As a Church School, RE has a very high profile within our curriculum at Acton CEVC Primary School. We echo the aims of the Church of England Statement of Entitlement (2016) by providing Religious Education which is rich and varied, enabling learners to acquire a thorough knowledge and understanding of the Christian faith. We also provide a wide range of opportunities for learners to understand and to make links between the beliefs, practices and value systems of a range of faiths and world views. We use an enquiry based approach, and links with the Christian Values of the school and spiritual, moral, social and cultural development are intrinsic to our RE curriculum.
Christianity is the majority study in RE, and we use The Emmanuel Project as the framework for our RE teaching . Approximately 10% of curriculum time is spent on RE teaching.
At our school, our children:
We offer a rich and varied range of teaching approaches to achieve these ends, always striving to challenge every one of our pupils to make the maximum progress regardless of their starting point, with an understanding that different levels of support may be required to help them achieve their goals.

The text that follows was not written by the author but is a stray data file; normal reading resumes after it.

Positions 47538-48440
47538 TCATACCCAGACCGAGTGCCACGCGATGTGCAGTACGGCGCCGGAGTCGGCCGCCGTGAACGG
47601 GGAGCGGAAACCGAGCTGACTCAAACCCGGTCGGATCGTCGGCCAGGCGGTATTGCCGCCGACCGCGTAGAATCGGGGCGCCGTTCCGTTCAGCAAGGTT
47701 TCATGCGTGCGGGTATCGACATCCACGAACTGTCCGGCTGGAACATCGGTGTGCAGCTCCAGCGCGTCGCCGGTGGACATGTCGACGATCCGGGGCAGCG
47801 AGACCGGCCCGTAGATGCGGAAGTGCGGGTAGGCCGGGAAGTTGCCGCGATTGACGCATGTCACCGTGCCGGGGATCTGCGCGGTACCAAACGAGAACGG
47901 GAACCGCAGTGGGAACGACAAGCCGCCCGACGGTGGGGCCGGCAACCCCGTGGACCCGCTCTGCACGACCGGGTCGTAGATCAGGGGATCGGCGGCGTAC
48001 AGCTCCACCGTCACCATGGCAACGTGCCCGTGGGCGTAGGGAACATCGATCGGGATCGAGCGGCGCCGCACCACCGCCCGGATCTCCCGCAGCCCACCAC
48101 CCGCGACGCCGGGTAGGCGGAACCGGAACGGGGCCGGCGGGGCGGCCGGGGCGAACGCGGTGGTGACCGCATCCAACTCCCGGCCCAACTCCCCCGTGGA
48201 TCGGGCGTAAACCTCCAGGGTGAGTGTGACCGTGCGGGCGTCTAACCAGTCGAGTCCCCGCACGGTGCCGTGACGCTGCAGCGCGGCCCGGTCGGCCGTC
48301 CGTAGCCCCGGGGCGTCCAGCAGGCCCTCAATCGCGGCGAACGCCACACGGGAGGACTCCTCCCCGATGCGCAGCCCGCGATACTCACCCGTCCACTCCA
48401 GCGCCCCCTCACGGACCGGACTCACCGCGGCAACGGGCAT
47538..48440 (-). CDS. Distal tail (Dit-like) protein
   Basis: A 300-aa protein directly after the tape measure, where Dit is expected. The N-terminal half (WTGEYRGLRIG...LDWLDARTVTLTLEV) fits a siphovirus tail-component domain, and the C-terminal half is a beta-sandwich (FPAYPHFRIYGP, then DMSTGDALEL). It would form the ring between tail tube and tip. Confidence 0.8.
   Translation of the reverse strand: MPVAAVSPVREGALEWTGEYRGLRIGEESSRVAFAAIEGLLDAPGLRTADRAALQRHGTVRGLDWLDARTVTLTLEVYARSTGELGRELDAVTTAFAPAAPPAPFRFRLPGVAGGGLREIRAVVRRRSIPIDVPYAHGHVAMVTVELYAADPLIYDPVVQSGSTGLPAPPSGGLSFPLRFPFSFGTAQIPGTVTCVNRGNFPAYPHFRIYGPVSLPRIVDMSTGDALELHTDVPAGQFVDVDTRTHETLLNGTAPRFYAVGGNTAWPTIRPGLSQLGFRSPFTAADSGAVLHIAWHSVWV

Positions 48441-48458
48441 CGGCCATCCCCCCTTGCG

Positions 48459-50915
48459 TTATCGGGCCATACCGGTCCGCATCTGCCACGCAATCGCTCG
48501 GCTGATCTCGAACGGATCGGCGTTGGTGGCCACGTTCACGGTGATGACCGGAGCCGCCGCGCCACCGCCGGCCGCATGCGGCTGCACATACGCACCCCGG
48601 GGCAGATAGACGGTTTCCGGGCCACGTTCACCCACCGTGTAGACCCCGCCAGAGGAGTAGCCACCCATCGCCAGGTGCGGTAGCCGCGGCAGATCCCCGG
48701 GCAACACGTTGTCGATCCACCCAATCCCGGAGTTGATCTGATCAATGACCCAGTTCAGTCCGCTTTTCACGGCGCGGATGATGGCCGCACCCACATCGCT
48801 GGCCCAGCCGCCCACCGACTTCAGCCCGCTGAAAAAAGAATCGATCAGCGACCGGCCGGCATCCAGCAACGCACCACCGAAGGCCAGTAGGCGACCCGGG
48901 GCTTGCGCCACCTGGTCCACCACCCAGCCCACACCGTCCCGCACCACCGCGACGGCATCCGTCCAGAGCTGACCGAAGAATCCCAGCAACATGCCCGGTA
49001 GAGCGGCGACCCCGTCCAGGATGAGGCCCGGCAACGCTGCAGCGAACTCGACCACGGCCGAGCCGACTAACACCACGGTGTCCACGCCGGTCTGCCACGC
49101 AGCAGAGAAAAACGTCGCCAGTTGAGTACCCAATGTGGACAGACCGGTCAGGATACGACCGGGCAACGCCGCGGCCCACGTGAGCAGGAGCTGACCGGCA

This week we celebrated World Religion Day with visitors, activities and a special assembly. Ruth Ridge from our Open the Book Team talked to everyone about how we all share part of a bigger picture, through the story of The Blind Men and the Elephant, we welcomed visitors from the main world faiths to talk about their beliefs in practice and West End in Schools led dance workshops around the two day theme of 'Who is my Neighbour', 'The Golden Rule' and teamwork and support for each other.
Year 3 & 4 R.E. Crosses Exhibition
As part of our R.E. unit 'Christianity: Symbolic expression', Year 3 and Year 4 worked together to create an exhibition of crosses made from natural materials. The children carefully considered their choices of materials to represent different parts of Christianity. Twelve small stones were chosen to represent Jesus' disciples, whilst red leaves were included to show Jesus' bloodshed. Another group chose to use thorns as a reminder of the thorny crown placed on Jesus' head as he walked to his crucifixion. The children gave thoughtful responses, and produced an inspiring exhibition of crosses.